Sources: Edmonds, D.(August 1, 2023.) Discovering the Ornate Box Turtle: A Rare, Remarkable Illinois Reptile. Outdoor Illinois Journal; Ballard, S. and Jansen, R. (June 29, 2022.) Ornate Box Turtle Species Status Assessment for Illinois. Illinois Department of Natural Resources. 

TNC’s Nachusa Grasslands offers the turtles an expansive home. At 4,000 acres, the preserve is one of the largest prairie restoration sites in the state. 

“From a turtle preservation perspective, the quality of the site matters,” Bach says. “You have to keep their spaces healthy and let them do their turtle thing.” 

Today, the research team and the dogs are searching for ornates in a section of Nachusa that TNC purchased about 15 years ago. The original prairie was never plowed, only grazed, which made it a good site for restoration—and for ornate box turtles, says Bach.

Keeping the original home sites of ornate box turtles intact and healthy is important to their survival, Bach stresses. The reason: ornates tend to be faithful homebodies. If the turtles are moved outside their home range, they often attempt to walk back, possibly crossing highways and other dangerous roads to get there. This tendency makes it difficult to establish new populations of ornate box turtles by transferring adults to suitable habitats, such as reconstructed prairie sites.

An ornate box turtle.
Box Turtle Ornate box turtles tend to prefer sandy prairie habitat. © Ryan Rasmussen

Bach offers this advice to anyone who comes across a turtle who appears lost: “The best thing to do is to let them go where they want. If a turtle is crossing the road, it's ok to help them, just be sure to move them to the side of the road they are attempting to reach.” 

A map of Illinois showing the state's counties. Areas in the northwest, central western and southern parts of the state are colored green.
Ornate Box Turtle Range Ornate box turtles were once found in nearly half of Illinois’ 102 counties. Researchers now believe they inhabit fewer than 10 counties. © Illinois Department of Natural Resources

The Turtle Dogs

A dog’s sense of smell is estimated to be 10,000 to 100,000 times better than a human’s. Research has found that canines have about 30% more olfactory receptors than people do. They are also very good at detecting a specific scent when surrounded by a distracting number of odors.

It’s no wonder dogs have become essential workers in airline security, search and rescue operations and other occupations that require a sensitive nose. Dogs have also been trained for a variety of conservation tasks, such as finding endangered bumblebee nests and snuffing out the dung of leopards, bears and other wild animals to help scientists estimate numbers in these populations. 

A man sits inside the open side doors of an Econoline van.
TRAVELING CROSS-COUNTRY John Rucker trains Boykin spaniels to help scientists and conservationists find and monitor turtles around the United States. © Philip Rudolph/TNC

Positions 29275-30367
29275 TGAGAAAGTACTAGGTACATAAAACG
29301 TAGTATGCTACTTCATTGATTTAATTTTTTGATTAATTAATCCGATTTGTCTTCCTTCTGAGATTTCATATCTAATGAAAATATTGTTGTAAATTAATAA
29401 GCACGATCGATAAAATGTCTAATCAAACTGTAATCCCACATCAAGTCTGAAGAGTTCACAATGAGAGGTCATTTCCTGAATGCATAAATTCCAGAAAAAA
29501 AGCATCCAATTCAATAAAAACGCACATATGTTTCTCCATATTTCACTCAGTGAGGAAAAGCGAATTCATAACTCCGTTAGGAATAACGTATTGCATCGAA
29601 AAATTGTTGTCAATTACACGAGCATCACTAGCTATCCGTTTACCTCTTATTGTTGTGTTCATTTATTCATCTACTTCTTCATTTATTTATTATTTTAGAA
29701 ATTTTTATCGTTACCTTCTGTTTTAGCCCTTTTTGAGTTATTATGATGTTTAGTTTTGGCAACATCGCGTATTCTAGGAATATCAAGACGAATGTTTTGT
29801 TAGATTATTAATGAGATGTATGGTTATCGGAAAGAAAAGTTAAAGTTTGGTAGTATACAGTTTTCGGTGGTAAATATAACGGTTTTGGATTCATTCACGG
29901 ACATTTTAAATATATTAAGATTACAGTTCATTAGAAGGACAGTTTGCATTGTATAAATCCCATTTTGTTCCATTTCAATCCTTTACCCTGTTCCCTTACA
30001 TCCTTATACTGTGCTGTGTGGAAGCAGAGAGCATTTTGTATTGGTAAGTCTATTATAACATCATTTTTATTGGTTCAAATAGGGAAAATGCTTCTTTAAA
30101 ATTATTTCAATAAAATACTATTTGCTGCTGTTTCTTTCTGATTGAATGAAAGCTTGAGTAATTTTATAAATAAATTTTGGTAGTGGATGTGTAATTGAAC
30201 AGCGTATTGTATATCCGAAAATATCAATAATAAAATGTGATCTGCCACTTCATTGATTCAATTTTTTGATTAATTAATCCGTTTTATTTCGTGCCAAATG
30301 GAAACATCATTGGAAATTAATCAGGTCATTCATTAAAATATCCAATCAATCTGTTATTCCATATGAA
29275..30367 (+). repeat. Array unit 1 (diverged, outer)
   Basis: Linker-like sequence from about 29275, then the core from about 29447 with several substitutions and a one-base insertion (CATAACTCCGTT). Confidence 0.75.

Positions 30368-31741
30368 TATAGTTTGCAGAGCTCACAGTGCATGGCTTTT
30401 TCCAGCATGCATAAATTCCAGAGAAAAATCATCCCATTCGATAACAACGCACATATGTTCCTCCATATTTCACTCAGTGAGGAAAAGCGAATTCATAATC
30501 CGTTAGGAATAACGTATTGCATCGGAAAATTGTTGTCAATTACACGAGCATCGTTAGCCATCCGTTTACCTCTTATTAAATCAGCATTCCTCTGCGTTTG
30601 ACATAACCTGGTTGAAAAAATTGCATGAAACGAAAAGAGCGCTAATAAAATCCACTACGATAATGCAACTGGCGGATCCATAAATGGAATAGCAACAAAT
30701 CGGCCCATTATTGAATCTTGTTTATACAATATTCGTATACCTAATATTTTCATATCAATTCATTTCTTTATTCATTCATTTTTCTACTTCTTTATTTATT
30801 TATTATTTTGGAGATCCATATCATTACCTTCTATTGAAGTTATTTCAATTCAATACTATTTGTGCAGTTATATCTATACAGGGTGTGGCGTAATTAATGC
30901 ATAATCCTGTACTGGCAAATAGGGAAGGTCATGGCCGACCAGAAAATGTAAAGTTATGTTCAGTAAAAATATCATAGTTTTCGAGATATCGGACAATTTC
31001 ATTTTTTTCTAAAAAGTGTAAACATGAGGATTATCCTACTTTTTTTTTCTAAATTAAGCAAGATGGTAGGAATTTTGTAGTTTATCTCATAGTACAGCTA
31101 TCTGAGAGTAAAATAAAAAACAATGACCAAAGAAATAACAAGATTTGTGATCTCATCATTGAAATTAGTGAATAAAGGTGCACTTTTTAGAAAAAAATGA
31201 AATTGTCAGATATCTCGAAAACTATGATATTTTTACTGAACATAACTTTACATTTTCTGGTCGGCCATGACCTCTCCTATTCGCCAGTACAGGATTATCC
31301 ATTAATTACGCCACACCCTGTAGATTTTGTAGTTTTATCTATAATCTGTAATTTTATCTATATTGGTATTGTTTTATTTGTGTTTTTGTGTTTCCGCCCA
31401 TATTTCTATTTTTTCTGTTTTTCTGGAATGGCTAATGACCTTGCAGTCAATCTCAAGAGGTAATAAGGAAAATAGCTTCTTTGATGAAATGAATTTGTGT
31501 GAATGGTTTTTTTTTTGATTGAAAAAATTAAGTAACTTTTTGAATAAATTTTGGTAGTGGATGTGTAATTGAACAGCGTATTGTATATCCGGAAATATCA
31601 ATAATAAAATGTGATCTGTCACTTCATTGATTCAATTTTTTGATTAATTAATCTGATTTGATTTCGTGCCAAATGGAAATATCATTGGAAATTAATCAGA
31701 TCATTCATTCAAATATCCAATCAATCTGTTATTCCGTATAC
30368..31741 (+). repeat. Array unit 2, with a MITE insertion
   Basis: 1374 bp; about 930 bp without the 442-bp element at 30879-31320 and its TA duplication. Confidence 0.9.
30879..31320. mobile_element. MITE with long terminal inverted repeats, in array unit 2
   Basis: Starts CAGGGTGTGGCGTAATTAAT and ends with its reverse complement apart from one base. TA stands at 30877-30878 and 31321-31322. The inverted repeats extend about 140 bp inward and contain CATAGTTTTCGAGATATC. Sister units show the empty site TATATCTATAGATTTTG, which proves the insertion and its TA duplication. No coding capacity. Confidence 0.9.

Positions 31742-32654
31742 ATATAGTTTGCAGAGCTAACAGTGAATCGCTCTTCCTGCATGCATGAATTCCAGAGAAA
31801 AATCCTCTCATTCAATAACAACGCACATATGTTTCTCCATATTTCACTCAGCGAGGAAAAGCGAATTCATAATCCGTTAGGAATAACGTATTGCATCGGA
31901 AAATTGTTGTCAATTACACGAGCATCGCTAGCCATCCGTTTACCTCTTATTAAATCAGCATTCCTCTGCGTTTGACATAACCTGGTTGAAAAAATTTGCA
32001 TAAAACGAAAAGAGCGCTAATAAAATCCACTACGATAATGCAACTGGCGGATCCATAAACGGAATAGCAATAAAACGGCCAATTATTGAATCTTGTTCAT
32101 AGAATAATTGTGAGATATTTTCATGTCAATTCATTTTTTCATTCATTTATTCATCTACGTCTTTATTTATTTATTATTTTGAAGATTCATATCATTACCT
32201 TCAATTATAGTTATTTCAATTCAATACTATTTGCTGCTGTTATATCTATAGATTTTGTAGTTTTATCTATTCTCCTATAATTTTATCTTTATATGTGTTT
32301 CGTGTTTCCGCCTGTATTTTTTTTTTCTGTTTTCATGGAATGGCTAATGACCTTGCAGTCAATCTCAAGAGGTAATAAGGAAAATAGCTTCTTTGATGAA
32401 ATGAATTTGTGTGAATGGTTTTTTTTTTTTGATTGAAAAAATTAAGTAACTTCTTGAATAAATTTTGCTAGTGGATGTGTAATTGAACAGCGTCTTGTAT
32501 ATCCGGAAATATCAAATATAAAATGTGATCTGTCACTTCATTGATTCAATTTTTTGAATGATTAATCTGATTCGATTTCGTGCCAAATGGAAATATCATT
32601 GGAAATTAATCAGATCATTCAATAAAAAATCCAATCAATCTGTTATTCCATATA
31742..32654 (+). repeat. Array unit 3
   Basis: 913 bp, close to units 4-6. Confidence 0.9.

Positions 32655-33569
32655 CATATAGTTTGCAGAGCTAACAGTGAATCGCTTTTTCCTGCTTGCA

× A man sits inside the open side doors of an Econoline van.
A man walks through a field of tall grasses, following closely behind two brown dogs.
Dogs in Action Thanks to their keen sense of smell, a trained dog team can find more turtles in far less time than a human team could. © Philip Rudolph/TNC
× A man walks through a field of tall grasses, following closely behind two brown dogs.

When it comes to seeking out and studying turtles, Rucker’s squad of Boykin spaniels have become critical to scientists and conservationists across North America. Rucker discovered on a hunting trip that some Boykin spaniels have an affinity for seeking out and finding turtles. Thus began a second career for the retired English teacher and nature lover. Rucker now raises, trains and transports his dogs around the country to help find and monitor various types of turtles, including Eastern box, Blanding’s and wood turtles.

“Every single morning out with the dogs is just so special,” says Rucker. 

“They teach me things every day.”

Boykin spaniels are known as soft-mouthed dogs, which means they are easily trained to gently pick up and carry creatures and items in their mouths without harming them. The South Carolina breed was originally bred to hunt pheasants and other birds.  “I’m careful to train the dogs not to be hardmouthed or they’ll be ruined for turtle seeking,” says Rucker.

This is the ninth spring that the dogs have helped the UIUC team find ornate box turtles at Nachusa. “The dogs are tremendous tools for conservation,” says Allender. Humans, who must rely on their eyes to find turtles, usually only find about one turtle every four hours, he explains. In comparison, trained dog teams find about eight turtles per search hour, according to one study

The Research

A flag is placed at the spot where Skeeter found the turtle so that the creature can be returned to the same location after the scientists have a chance to examine it. Then we all head up a hill to a makeshift veterinary laboratory in the flatbed of a pick-up truck.

A person wearing blue latex gloves holds an ornate box turtle.
Two tackle boxes are set up on a table to create a mobile lab. The boxes expandable compartments hold a variety of supplies, including items for collecting blood samples.